Dating Scams From the Military Angle

I have talked about dating and romance scams in the past, but I recently came across an article dealing directly with Military Dating Scams that I wanted to share with you.

Since I am not a military person, and no one in my family has been an active military person since before I was born, I would not have known some of this information.

None of them use .mil email addresses that ALL military personnel have. These are just some of the tipoffs you should be aware of.

This is good to know.  Just like when the scammer contacts a person pretending to be with a federal agency, but they are using a gmail account . . . this is a red flag.

Some of the other red flags are when the scammer asks you to help them to cash checks.  The author of this article points out that military personal do not need assistance from civilians to get their checks.  Another line the scammers will feed you . . . they are injured and need help getting home because they are stuck in Dubai.  The military will always pay for any flight home, and injured soldiers would not be transported to Dubai and just left there.

Internet Dating

Dating is hard . . . now add the internet to that and you can really complicate things. It is much easier for people to not be totally honest about who they are when they are just contacting you over the internet.

This is why you need to be very careful as to who you give your heart to, especially when it comes to the internet.

Here are a couple of sites that talk more about Internet Dating and Romance Scams.
http://alanprince.wordpress.com/
http://datescam.co.uk/frauduk/

LoveFraud ~ Should I warn the next victim?

The website LoveFraud is a site dedicated to helping those that have fallen in love with a con-man.  The owner of the site, Donna Andersen, knows this situation because she lived it.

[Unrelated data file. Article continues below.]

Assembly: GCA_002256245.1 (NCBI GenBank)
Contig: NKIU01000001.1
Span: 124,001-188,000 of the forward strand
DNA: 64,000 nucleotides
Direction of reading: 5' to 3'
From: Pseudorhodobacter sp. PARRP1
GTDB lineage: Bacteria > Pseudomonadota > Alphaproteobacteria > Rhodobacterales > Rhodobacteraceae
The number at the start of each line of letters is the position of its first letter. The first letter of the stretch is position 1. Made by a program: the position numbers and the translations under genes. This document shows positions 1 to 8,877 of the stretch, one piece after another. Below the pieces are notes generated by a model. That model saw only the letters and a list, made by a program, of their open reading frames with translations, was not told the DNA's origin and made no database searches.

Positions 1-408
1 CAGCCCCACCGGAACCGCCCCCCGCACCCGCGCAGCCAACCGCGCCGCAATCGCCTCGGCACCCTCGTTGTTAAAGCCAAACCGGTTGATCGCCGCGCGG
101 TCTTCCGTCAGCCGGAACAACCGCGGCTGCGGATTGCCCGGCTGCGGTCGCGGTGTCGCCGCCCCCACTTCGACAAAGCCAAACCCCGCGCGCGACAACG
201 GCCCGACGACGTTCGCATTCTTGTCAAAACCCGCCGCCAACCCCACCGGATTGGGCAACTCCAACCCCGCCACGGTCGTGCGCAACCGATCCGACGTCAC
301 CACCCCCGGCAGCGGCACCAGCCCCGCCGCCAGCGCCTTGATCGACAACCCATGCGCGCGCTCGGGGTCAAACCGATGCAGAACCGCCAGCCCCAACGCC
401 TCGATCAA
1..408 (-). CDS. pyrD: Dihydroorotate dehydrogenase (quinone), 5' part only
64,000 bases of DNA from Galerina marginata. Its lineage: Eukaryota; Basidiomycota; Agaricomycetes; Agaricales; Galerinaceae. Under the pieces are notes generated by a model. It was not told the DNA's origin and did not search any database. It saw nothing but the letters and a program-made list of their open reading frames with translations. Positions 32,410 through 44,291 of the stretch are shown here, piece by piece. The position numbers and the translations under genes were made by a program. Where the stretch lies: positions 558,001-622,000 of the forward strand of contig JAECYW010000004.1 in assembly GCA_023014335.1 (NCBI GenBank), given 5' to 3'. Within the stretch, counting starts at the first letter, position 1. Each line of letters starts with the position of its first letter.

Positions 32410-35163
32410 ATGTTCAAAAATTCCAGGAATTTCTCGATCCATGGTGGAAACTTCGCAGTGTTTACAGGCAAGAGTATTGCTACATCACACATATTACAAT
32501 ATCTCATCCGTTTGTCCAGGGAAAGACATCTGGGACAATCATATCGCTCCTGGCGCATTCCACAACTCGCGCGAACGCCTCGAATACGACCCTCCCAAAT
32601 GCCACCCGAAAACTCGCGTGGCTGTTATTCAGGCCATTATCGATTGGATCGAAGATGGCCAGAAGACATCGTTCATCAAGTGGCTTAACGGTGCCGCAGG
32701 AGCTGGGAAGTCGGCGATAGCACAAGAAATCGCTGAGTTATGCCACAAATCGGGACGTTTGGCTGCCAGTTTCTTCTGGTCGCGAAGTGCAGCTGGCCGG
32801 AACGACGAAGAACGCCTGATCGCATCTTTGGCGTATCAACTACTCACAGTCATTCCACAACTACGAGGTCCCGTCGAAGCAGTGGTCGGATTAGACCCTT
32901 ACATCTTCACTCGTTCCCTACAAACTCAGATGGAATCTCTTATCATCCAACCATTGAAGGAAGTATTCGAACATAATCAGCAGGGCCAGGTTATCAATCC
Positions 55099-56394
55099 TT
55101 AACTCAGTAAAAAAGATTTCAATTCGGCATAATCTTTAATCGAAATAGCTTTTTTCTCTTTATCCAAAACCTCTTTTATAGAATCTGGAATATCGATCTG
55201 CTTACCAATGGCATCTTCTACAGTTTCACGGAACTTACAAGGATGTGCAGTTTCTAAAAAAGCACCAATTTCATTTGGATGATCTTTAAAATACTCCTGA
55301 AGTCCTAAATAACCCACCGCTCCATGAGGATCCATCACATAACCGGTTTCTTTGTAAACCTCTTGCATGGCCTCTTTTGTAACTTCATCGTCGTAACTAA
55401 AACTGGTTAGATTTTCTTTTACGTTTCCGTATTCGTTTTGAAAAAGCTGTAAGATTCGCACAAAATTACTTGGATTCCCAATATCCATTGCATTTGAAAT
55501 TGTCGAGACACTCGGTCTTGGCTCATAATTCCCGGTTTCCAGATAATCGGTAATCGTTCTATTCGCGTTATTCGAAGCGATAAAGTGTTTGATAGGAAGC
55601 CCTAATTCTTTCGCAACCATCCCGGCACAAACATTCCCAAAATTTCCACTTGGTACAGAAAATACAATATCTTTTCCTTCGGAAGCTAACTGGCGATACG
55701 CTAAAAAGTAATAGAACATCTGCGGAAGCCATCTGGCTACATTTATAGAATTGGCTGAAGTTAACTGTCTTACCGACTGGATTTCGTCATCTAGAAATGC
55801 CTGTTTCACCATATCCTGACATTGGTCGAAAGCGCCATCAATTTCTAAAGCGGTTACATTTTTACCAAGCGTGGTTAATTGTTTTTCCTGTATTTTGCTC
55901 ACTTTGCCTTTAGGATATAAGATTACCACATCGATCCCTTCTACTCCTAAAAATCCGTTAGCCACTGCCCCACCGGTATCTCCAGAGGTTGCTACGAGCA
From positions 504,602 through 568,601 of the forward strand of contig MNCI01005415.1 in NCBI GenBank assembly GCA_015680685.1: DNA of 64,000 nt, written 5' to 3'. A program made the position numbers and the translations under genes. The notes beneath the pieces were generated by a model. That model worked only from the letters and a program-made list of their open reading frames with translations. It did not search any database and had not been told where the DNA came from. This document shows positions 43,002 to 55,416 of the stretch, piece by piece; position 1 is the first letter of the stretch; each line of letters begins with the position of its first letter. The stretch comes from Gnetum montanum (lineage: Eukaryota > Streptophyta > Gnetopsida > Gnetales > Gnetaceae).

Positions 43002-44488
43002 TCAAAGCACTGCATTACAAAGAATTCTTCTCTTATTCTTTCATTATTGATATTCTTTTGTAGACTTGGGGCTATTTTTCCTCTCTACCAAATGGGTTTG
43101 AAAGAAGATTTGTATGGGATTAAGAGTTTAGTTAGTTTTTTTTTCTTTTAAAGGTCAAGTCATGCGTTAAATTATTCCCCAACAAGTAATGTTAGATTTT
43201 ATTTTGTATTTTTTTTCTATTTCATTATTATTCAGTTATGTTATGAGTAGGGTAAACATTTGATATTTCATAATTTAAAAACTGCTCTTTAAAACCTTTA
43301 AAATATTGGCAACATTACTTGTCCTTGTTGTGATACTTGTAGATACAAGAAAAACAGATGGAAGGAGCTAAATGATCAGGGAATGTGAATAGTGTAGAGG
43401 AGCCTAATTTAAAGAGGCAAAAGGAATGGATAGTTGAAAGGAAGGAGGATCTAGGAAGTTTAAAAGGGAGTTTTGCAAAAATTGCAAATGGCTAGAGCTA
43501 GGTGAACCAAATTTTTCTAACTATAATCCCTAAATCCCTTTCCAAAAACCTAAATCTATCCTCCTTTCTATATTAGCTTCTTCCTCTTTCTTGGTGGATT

When asked about warning the con-man’s next victim, Donna gives some great advice.  Make sure to be safe, think about your emotional state, and how the victim’s reaction may affect you.  She talks about all of these items in more depth on her site.

I’ve heard of cases where the victim was grateful for the warning and got out. I’ve heard of cases where the next victim has refused to listen and stayed with the sociopath. And I’ve heard of cases where the victim stayed for awhile, then started to see the bad behavior, remembered the warning, and got out.

I know that since I’ve posted the information about my ex-husband, James Montgomery, online, at least seven women have contacted me to thank me for the warning. They Googled his name, found Lovefraud, and dumped him. I don’t know how many may have dumped him without telling me. This makes me feel good.         ~ Donna Anderson

 

Scammers pretending to be US Soldiers

I just got done reading an article about the increase of scams in which the scammers are pretending to be a US Soldier. Why do these scams continue to work so well? These scams play on the victims emotions.

As far as we look back at history, we can find stories of letters being sent from soldiers going to fight for their country or a cause back to someone that they care for. With the age of the internet, these letters are sent via email instead of traditional methods. Through these letters people feel connected and share stories, and the start to build trust and sometimes even deeper feelings for the other person. Now, add to this that many people want to do the right thing to help out a soldier who is fighting for our country and you add even more emotion to this stories and THAT is why they work so well.

This article does state that

The Army has received complaints from the United States, Canada, Australia, Japan, Great Britain and elsewhere, with victims reporting losses from a few thousand dollars to $28,000 in one case, Grey said. The stolen identities have primarily come from soldiers and Marines, who have been deployed in the greatest numbers.

In response, the U.S. government has issued warnings, with its embassy in London going so far as to post online examples of fraudulent military papers used in scams.

The US Army released a warning about these internet scams which includes some red flags and warning signs to look for.  At Scam Victims United, we would recommend that you do not send money to anyone that you do not know personally.  If the first time that you came in contact with this person is via the internet, even if you have been speaking for months, remember that you do not really KNOW this person . . . you have no way of knowing who is really on the other end of the computer screen.